[Marxism] Re: Kyrgyzstan 'Regime Change' Masterminded By West

eg577 at columbia.edu eg577 at columbia.edu
Fri Apr 1 10:22:58 MST 2005

I concur with Louis' objections. Here's an additional "why", supplied by 
viewpoints from Turkey.

Short background first: Since the worst economic crisis of Turkey triggered 
back in February 2001 (its dynamics had been unfolding since 1999, but 
that's another story), a reactionary, fascist, but loose and yet weak 
coalition of political organizations emerged in Turkey. This coalition is 
comprised of so-called "Kemalist-left" organizations (led by the ex-Maoist, 
pro-Army, "scientific socialist" Workers Party), fascist parties like the 
Nationalist Action Party and the more Islamist Grand Unity Party, and 
various other smaller nationalist associations. A number of retired Army 
officers (and probably some active ones, too), a score of right-wing media 
strategists and columnists, and a good number of academics from 
conservative Anatolian universities supply ideological ammunition to this 
coalition. Basically a secular-nationalist attitude against EU and US 
imperialism, enmeshed with anti-Kurdish, anti-Armenian and anti-Arab 
racism, reinforced with a pan-Turkist ideology (sympathetic to Turkey 
Turks' "racial brothers" in ex-Soviet republics, not to mention in Northern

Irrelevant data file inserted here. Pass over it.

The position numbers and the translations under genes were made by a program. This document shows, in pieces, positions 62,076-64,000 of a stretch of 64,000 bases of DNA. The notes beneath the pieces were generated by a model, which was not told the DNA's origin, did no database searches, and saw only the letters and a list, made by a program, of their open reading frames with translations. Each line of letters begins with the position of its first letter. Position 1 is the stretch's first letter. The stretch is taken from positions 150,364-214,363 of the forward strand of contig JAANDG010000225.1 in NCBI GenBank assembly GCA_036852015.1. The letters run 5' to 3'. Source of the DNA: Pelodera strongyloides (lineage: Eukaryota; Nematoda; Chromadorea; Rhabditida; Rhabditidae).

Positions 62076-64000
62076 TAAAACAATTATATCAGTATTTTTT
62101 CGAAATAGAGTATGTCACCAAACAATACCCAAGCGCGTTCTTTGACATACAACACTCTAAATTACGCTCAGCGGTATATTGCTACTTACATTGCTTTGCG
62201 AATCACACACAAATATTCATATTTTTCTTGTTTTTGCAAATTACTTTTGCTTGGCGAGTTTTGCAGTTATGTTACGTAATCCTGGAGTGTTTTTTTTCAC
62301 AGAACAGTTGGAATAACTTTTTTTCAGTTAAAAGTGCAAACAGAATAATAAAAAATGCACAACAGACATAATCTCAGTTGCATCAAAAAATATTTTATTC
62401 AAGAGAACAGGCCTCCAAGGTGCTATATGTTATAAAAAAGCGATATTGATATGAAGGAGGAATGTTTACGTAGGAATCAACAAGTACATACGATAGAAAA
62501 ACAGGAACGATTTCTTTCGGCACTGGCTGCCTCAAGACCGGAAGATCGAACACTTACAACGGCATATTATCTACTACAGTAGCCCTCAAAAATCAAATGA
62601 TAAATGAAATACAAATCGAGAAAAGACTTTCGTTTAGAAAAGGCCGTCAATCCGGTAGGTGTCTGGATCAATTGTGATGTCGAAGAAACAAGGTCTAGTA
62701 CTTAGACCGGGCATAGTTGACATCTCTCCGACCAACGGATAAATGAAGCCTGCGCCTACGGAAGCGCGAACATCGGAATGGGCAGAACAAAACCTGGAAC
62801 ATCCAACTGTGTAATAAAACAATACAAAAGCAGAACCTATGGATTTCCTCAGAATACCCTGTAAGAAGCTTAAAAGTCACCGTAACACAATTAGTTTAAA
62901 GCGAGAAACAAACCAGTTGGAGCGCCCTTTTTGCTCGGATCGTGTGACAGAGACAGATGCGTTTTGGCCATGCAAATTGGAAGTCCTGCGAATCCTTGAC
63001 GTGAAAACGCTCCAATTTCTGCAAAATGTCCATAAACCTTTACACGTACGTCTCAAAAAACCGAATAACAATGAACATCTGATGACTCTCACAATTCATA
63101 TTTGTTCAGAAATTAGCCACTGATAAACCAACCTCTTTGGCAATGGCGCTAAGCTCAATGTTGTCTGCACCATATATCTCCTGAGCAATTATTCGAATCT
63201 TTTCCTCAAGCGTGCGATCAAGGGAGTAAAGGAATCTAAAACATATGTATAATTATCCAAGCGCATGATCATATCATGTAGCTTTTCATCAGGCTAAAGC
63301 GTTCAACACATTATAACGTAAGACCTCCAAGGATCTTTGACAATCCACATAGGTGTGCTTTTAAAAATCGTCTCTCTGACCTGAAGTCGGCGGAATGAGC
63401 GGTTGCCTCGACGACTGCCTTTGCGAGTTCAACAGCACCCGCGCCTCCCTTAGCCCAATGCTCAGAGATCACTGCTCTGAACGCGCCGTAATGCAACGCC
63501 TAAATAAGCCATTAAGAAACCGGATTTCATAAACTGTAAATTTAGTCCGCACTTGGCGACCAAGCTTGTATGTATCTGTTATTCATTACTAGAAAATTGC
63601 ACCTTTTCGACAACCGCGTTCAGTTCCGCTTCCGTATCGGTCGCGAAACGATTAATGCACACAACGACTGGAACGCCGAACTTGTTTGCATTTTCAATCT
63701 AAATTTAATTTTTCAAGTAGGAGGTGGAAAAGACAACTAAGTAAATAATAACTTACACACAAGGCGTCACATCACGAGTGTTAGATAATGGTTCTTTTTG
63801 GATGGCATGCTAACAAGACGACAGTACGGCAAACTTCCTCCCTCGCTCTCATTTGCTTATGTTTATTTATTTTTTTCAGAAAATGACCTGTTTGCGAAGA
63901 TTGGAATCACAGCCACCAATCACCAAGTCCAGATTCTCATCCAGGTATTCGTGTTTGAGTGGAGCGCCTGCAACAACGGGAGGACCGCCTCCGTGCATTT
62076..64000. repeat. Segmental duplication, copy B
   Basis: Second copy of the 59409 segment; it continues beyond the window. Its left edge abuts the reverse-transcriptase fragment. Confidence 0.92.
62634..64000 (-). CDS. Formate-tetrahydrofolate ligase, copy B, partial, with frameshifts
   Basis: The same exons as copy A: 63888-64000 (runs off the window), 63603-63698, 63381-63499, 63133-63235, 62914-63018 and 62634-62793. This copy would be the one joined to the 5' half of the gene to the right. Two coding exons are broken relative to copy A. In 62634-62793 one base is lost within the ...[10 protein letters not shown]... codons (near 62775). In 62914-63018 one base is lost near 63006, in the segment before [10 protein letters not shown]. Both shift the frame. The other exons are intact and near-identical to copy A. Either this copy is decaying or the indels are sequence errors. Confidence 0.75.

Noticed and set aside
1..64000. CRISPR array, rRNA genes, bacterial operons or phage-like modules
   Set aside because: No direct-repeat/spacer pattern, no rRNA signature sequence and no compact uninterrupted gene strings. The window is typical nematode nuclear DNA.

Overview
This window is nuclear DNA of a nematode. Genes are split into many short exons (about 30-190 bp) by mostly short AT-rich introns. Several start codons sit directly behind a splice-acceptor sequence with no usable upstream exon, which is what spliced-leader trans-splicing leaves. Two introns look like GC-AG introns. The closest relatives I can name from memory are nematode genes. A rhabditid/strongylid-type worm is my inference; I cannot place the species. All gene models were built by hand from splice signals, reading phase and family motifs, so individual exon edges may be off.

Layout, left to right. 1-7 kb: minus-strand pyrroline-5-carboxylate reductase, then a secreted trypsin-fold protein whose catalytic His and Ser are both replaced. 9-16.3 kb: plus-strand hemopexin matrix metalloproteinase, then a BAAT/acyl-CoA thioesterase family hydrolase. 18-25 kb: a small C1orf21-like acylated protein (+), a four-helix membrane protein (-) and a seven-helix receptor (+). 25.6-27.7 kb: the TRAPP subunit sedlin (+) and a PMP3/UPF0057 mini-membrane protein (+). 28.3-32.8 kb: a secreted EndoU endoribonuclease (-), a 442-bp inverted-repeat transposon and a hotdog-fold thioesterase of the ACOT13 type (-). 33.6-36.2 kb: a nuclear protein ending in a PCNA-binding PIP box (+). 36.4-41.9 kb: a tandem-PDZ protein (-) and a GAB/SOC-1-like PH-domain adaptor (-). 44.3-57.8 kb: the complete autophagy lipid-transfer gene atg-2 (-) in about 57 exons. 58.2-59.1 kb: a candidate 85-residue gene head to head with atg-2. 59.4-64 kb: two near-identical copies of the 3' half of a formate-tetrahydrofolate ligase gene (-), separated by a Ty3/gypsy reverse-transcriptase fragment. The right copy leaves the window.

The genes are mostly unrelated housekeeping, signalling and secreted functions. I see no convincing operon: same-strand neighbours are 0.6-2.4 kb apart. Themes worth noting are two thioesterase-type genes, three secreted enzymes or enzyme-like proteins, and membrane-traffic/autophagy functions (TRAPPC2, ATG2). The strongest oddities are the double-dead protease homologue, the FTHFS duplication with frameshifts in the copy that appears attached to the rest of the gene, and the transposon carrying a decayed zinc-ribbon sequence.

Iraq) unites this loose coalition. The Left has dubbed them the "Red Apple 
Coalition", after the Turkish racist myth where the desire for unification 
of all Turkic tribes in the world is represented by the Red Apple.

These organizations are also (to varying degrees) affiliated with the 
"Eurasian Movement", in pursuit of a Turkey which is, against EU and US 
imperialism, to be made part of a "Great Eurasia". Especially the Workers 
Party (the category "national socialist" eerily fits them) respect the 
writings of figures like Alexander Dugin (see: 

Immediately after the Kyrgyzstan coup, these fascists began to spin 
"Western involvement" stories from their wicked perspective, not paying any 
attention to the inner dynamics of the region. My point is not about 
blindly solidarizing with the topplers of the petty tyrants of Turkic 
republics (yet personally, I would love to see that other psychotic 
asshole, Sepermurad Turkmenbasi, dictator of Turkmenistan, go down in 
flames). But one needs the facts and as Louis was saying, one's own toolbox 
to make sense of the facts.

If all one can do is to sit in front of the screen in North America and try 
to filter truths out of right-wing propaganda, or try to pick out the tiny 
sparks of progressive analysis, then one should be careful about passing 
judgment on other distant peoples' struggles.

Emrah Goker

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